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Ann Rheum Dis. Feb 2009; 68(2): 175–182.
Published online May 21, 2008. doi:  10.1136/ard.2007.084426
PMCID: PMC2605572
Extended report

Effects of infliximab on markers of inflammation and bone turnover and associations with bone mineral density in patients with ankylosing spondylitis

Abstract

Objectives:

To evaluate the relationship between bone mineral density (BMD) and biomarkers of bone turnover and inflammation in patients with ankylosing spondylitis (AS) treated with infliximab.

Methods:

Patients (n = 279) were randomly assigned (3:8) to receive placebo or 5 mg/kg infliximab every 6 weeks through week 96. At week 24, placebo-treated patients crossed over to infliximab 5 mg/kg. Starting at week 36, patients treated with infliximab received dose escalations to 7.5 mg/kg. Hip and spine BMD were measured (baseline, week 24, week 102) using dual-energy x-ray absorptiometry. Sera were analysed (baseline, week 24, week 102) for levels of bone alkaline phosphatase (BAP), osteocalcin, C-terminal cross-linking telopeptide of type I collagen (CTX), interleukin-6 (IL-6), vascular endothelial growth factor (VEGF) and transforming growth factor-β.

Results:

Patients treated with infliximab showed significantly greater median increases in BMD of the spine (2.5%, p<0.001) and hip (0.5%, p = 0.033) at week 24 than those who received placebo (0.5% and 0.2% respectively). Baseline levels of IL-6, VEGF, osteocalcin, BAP and CTX were significantly correlated with increases in spinal BMD at weeks 24 and 102 in the infliximab group. In a multiple regression analysis, high baseline osteocalcin levels and early increases in BAP at week 2 were significantly associated with increases in BMD scores of the spine (week 102) and hip (weeks 24 and 102) in the infliximab group.

Conclusions:

Patients with AS who received infliximab showed significant increases in BMD scores over 2 years. While many significant correlations were observed between BMD scores of the hip and spine and biomarker levels, high baseline osteocalcin levels and early increases in BAP were consistently associated with increases in BMD scores.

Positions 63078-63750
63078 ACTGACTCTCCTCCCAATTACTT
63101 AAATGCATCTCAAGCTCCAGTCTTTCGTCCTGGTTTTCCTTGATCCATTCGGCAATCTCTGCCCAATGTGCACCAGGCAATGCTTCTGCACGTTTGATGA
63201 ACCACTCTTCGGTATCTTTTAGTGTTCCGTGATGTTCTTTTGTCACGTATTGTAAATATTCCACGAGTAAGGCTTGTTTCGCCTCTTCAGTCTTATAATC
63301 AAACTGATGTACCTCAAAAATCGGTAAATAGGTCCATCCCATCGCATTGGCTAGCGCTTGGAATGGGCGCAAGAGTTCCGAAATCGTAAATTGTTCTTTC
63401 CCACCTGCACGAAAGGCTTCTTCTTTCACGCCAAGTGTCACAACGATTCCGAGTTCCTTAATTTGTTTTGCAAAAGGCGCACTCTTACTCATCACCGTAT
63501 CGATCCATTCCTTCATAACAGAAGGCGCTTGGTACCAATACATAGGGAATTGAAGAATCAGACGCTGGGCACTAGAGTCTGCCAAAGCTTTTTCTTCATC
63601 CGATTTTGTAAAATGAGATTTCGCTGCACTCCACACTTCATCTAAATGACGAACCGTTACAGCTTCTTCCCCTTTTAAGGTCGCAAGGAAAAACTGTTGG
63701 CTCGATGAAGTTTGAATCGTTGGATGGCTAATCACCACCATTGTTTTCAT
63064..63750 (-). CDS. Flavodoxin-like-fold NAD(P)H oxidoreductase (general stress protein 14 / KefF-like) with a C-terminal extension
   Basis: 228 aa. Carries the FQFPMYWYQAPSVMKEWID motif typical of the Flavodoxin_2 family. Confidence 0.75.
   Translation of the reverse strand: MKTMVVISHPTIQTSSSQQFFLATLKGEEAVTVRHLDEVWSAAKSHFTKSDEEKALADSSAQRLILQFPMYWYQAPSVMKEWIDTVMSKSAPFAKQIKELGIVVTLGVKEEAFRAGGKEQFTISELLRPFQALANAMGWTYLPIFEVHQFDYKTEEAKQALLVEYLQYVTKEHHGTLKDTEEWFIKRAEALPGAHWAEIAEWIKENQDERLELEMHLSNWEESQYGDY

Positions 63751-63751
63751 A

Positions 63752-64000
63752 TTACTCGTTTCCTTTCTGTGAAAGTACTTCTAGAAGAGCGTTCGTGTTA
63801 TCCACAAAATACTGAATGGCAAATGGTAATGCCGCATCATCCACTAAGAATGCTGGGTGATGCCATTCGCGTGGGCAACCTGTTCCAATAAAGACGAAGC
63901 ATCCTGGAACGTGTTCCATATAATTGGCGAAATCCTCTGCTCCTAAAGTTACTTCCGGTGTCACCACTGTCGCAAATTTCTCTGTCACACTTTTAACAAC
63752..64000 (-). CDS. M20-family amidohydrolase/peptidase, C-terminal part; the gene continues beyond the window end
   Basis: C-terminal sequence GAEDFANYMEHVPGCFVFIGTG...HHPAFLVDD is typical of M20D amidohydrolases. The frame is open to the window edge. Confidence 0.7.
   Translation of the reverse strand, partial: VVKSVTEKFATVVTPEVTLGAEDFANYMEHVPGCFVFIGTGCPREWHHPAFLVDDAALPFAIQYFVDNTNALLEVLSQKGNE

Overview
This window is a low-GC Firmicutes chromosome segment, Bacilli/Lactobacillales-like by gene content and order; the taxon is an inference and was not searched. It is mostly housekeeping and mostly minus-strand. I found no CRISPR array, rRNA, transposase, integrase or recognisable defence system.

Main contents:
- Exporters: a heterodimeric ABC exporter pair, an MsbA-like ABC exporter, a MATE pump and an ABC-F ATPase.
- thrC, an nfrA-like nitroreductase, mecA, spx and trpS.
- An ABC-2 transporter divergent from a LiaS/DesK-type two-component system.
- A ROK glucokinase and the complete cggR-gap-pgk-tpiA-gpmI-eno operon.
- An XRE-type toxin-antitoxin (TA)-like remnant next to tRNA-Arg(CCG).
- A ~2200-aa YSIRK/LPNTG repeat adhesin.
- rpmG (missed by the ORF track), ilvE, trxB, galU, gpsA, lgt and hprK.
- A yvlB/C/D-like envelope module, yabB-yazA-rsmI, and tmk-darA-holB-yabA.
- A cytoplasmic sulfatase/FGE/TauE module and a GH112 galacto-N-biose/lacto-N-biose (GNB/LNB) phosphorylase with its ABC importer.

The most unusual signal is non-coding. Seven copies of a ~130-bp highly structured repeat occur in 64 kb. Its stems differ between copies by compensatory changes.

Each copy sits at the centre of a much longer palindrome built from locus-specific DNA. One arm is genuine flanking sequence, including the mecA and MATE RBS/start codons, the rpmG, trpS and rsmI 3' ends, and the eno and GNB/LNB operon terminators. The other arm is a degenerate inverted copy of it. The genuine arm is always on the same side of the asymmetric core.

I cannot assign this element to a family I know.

Bone formation and bone resorption, such as syndesmophytes, ankylosis and erosions, are features of progressive ankylosing spondylitis (AS). However, studies of biochemical markers of bone turnover in patients with AS have yielded conflicting results. Some studies show normal1 2 or low3 4 levels of bone formation markers, such as osteocalcin or bone alkaline phosphatase (BAP), while other studies show elevated levels of these biomarkers.5 Studies examining markers of bone resorption (eg, pyridinium cross-linking telopeptide of type I collagen) in patients with AS also yield conflicting results.1 69 However, elevated levels of bone resorption markers have been shown to correlate with inflammatory markers and higher levels of acute-phase reactants in patients with AS1 as well as with inflammatory markers in patients with osteoporosis.10

In this study, we evaluated changes in the levels of markers associated with bone turnover and inflammation in patients with AS who received infliximab in the Ankylosing Spondylitis Study for the Evaluation of Recombinant Infliximab Therapy (ASSERT). We also determined the relationship between baseline levels and changes in these markers and increases in bone mineral density (BMD) after initiation of infliximab therapy. We hypothesise that changes in these biochemical markers after treatment with infliximab would be associated with an improvement in the disease processes corresponding with reduced inflammation and increased bone growth.

METHODS

Details of the ASSERT study have been previously published.11 12 Briefly, patients with AS for at least 3 months before screening were randomly assigned (3:8) to infusions of placebo or 5 mg/kg infliximab at weeks 0, 2, 6, 12 and 18. At week 24, patients assigned to placebo crossed over to 5 mg/kg infliximab, and both groups continued treatment every 6 weeks through week 96. Patients originally assigned to infliximab could receive dose escalations up to 7.5 mg/kg starting at week 36 if their Bath Ankylosing Spondylitis Disease Activity Index score was at least 3 for two consecutive visits.

Sera from patients were collected for biomarker testing at weeks 0, 2, 24 and 102. BAP (Quidel, San Diego, California, USA), osteocalcin (Nordic Biosciences, Herlev, Denmark), and C-terminal cross-linking telopeptide of type I collagen (CTX) (Nordic Biosciences) were evaluated as markers of bone turnover. Interleukin-6 (IL-6), vascular endothelial growth factor (VEGF), and transforming growth factor-β (TGF-β) were evaluated as markers of inflammation (R&D Systems, Minneapolis, USA).

The BMD of patients aged 20–84 (n = 276) was measured by dual-energy x-ray absorptiometry (DEXA) evaluations of the hip and spine (L1–L4) at baseline, week 24 and week 102. Vertebrae exhibiting abnormalities (eg, fracture or surgical alteration) were excluded from BMD analysis. Osteopenia was defined as a T score between −2.5 and −1, exclusive. Osteoporosis was defined as a T score of −2.5 or lower.